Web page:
That nutjob senator from Oklahoma had it wrong: It's not climate change that's the biggest hoax ever perpetrated on the American People.

It's bottled water. Way back at the Bioneers conference in 2005, when I traded my Nalgene bottle for a stainless steel Klean Kanteen, which I fill with filtered tap water, I had reservations about drinking bottled water that had been transported from Australia/Fiji/England/France/Venus in plastic. I was only concerned about my health back then, not so much the planet.

But after reading about plastic in the oceans, plastic in the landfills, the environmental cost of manufacturing and disposing of plastic bottles and this:

[I]n Fiji, a state-of-the-art factory spins out more than a million bottles a day of the hippest bottled water on the U.S. market today, while more than half the people in Fiji do not have safe, reliable drinking water. Which means it is easier for the typical American in Beverly Hills or Baltimore to get a drink of safe, pure, refreshing Fiji water than it is for most people in Fiji.

(From a fine bottled-water exposé on Fast Company ) I've become a tap-water fascist.

I gently lecture everybody who insists that bottled water is the only healthy way to live. I recite statistics about the relative safety and health of municipal water supplies. I remind them that, as a New York Times editorial pointed out last week, if we don't drink our tap water we won't invest in our clean water infrastructure, and we'll all be like Fiji: The only people with clean water are the ones who can pay for it. "The last thing America needs," said the NYT, "is two water streams - one for the rich and another for the rest of us."

But just as this movement was gaining steam, along comes the Metropolitan Water District, hell bent on going through with its four-year plan to fluoridate Southern California's tap water. As of October 29, the MWD will begin adding 0.8 parts per million fluoride to the water of 18 million customers in Los Angeles, Orange, San Diego, and parts of San Bernardino, Riverside and Ventura counties. Whether you like it or not. (They call it "adjusting" the fluoride levels in water, because Southern California water already has naturally occurring fluoride concentrations of 0.1 to 0.4 parts per million.)

Why? Because the American Dental Association says so. Fluoride kills decay-causing microbes on contact, and the ADA believes fluoride is a public health necessity, especially for children. Does it matter if those children also get little white spots on their enamel, an undisputed side-effect of preventing tooth decay with fluoride called "enamel fluorosis"? Or if several studies have strongly suggested that fluoridated drinking water may disrupt thyroid function, lower IQs and cause an increase in a rare form of bone cancer, osteosarcoma, in children?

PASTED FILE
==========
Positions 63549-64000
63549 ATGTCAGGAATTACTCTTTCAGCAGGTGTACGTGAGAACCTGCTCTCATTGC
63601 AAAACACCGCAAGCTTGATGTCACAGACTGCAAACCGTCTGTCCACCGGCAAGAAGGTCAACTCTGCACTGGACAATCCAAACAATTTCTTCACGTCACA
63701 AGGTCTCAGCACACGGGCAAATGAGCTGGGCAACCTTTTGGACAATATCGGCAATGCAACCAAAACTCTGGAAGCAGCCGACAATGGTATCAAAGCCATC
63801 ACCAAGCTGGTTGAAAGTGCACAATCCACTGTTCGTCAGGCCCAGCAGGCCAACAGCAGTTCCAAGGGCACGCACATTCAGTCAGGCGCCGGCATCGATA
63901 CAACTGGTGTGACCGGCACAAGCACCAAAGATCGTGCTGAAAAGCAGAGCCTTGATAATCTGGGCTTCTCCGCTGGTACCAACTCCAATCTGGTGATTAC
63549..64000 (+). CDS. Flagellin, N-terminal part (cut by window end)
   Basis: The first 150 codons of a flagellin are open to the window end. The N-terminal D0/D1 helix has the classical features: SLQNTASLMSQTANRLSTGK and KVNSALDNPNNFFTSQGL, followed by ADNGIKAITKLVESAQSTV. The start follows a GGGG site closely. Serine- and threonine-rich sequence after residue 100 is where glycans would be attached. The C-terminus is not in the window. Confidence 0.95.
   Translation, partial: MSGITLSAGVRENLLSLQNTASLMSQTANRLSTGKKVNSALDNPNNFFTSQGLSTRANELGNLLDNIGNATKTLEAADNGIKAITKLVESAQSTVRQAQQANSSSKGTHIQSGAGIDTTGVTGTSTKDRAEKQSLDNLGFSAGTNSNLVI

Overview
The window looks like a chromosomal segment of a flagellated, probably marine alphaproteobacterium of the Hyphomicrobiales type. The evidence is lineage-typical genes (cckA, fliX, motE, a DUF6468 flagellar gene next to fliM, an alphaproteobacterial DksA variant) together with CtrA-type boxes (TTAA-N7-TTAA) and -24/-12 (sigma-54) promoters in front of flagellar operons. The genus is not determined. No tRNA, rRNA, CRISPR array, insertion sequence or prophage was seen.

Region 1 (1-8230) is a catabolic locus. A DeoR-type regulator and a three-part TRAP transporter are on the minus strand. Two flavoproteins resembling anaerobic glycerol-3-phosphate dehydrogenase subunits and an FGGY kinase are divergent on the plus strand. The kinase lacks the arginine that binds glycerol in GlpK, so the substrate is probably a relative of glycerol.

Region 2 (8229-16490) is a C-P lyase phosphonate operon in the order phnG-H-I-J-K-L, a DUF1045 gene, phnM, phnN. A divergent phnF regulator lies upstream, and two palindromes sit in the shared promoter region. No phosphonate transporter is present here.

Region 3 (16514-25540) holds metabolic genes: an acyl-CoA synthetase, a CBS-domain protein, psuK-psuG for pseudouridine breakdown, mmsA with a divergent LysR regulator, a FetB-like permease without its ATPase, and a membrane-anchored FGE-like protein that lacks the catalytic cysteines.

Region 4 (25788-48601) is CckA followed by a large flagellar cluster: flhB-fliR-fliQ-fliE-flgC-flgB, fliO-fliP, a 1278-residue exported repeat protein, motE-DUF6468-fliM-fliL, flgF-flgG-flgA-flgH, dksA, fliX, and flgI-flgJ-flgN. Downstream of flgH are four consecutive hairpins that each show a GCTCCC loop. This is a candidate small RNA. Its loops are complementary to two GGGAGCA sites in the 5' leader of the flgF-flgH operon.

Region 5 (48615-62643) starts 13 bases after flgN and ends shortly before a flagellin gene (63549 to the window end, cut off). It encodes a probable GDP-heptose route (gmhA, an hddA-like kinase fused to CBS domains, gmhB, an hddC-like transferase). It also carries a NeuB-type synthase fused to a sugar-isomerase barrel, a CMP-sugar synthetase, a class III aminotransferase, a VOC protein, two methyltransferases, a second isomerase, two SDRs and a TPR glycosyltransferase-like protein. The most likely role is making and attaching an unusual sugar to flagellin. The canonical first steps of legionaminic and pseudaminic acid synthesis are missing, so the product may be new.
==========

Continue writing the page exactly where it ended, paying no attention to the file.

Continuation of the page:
The Environmental Working Group has been arguing for months now that several studies have been released in the last four years that cast doubt on the public-health value of fluoridated drinking water. Even the American Dental Association, in its "Interim Guidance on Fluoride Intake for Infants and Young Children," recommends that infant formula should be mixed with non-fluoridated bottled water to avoid exposing babies to dangerously high levels of fluoride.

This is crazy. The more I read about it, the crazier it gets. Even if it's true that the ingestion of fluoride (as opposed to its topical application) prevents tooth decay, why do we have to have industrial-waste silicofluoride chemicals -- chemicals that have never been FDA-approved for human ingestion -- forced on us in our drinking water? Why can't we choose it in our toothpaste, for example (I, personally, don't)?

Simply because a certain percentage of lower-income families may not choose that toothpaste. "[Fluoridation] is a powerful strategy to reduce disparities in tooth decay among different populations and is more cost-effective than other forms of fluoride treatments or applications," says the ADA.

In other words, it saves money. Intriguingly, even though the URL "" belongs to the anti-fluoridation Fluoride Action Network, "" will redirect you to an ADA-controlled Web site, where you'll learn that "The average cost for a community to fluoridate its water is estimated to range from approximately $0.50 a year per person in large communities to approximately $3 a year per person in small communities. For most cities, every $1 invested in water fluoridation saves $38 in dental treatment costs."

Given that 108 million Americans have no dental insurance, that dentists often have to fill cavities below cost in rural and low-income urban communities, this represents a cost-savings bonanza for the dental profession. Better that adults should come in to have their teeth capped, bonded and whitened due to enamel fluorosis than that a dentist should have to fill another child's cavity on an Indian reservation in Alaska.

I don't buy the conspiracy theory that municipal water fluoridation is just a cheap way for industry to dump its fluoride. But I do believe the ADA, which has been known to suppress the opinions of dentists opposed to fluoridation, has something at stake in the fluoride issue. And it isn't an altrustic concern for public health.